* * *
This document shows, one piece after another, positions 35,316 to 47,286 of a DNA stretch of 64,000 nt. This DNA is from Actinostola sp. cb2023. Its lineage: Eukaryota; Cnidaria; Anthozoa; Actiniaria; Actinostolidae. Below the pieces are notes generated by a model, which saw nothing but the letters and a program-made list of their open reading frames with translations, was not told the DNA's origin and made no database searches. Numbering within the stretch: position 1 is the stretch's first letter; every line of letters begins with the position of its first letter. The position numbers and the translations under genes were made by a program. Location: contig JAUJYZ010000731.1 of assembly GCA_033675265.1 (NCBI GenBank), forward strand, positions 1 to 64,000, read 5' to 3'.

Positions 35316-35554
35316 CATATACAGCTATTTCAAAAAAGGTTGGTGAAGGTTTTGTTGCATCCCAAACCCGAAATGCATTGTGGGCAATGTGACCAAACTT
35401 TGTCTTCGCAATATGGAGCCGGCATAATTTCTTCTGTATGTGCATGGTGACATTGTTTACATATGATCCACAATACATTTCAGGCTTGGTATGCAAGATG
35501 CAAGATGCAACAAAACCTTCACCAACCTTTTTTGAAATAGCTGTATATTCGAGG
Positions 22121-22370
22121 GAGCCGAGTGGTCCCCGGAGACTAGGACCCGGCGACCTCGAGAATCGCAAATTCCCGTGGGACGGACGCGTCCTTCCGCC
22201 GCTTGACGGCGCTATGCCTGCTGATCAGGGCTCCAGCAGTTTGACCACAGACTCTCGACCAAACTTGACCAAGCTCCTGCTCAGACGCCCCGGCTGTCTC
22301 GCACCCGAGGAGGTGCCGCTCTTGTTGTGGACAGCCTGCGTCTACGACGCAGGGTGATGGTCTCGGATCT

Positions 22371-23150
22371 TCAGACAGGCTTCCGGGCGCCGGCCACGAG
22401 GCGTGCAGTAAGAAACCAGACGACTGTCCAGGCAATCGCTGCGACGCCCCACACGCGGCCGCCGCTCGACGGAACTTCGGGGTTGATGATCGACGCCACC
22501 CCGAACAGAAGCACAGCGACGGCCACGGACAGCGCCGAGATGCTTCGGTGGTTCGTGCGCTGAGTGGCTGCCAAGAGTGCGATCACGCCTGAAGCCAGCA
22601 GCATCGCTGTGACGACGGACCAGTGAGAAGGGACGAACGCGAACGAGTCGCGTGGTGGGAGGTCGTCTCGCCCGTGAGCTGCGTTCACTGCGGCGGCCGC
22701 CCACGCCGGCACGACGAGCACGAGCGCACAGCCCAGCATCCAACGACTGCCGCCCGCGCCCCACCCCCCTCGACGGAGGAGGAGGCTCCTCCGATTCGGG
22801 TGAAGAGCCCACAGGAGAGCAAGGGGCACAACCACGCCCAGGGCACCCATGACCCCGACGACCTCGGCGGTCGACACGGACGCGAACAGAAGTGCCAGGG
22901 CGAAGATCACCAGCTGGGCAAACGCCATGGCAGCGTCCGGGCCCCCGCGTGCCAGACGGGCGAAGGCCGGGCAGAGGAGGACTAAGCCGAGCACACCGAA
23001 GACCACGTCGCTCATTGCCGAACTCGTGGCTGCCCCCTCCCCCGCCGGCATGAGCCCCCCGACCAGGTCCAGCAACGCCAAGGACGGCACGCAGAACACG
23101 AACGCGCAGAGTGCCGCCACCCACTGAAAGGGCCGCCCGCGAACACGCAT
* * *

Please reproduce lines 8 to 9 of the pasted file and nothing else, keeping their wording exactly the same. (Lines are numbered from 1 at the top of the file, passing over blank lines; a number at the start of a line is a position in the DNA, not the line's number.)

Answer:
22201 GCTTGACGGCGCTATGCCTGCTGATCAGGGCTCCAGCAGTTTGACCACAGACTCTCGACCAAACTTGACCAAGCTCCTGCTCAGACGCCCCGGCTGTCTC
22301 GCACCCGAGGAGGTGCCGCTCTTGTTGTGGACAGCCTGCGTCTACGACGCAGGGTGATGGTCTCGGATCT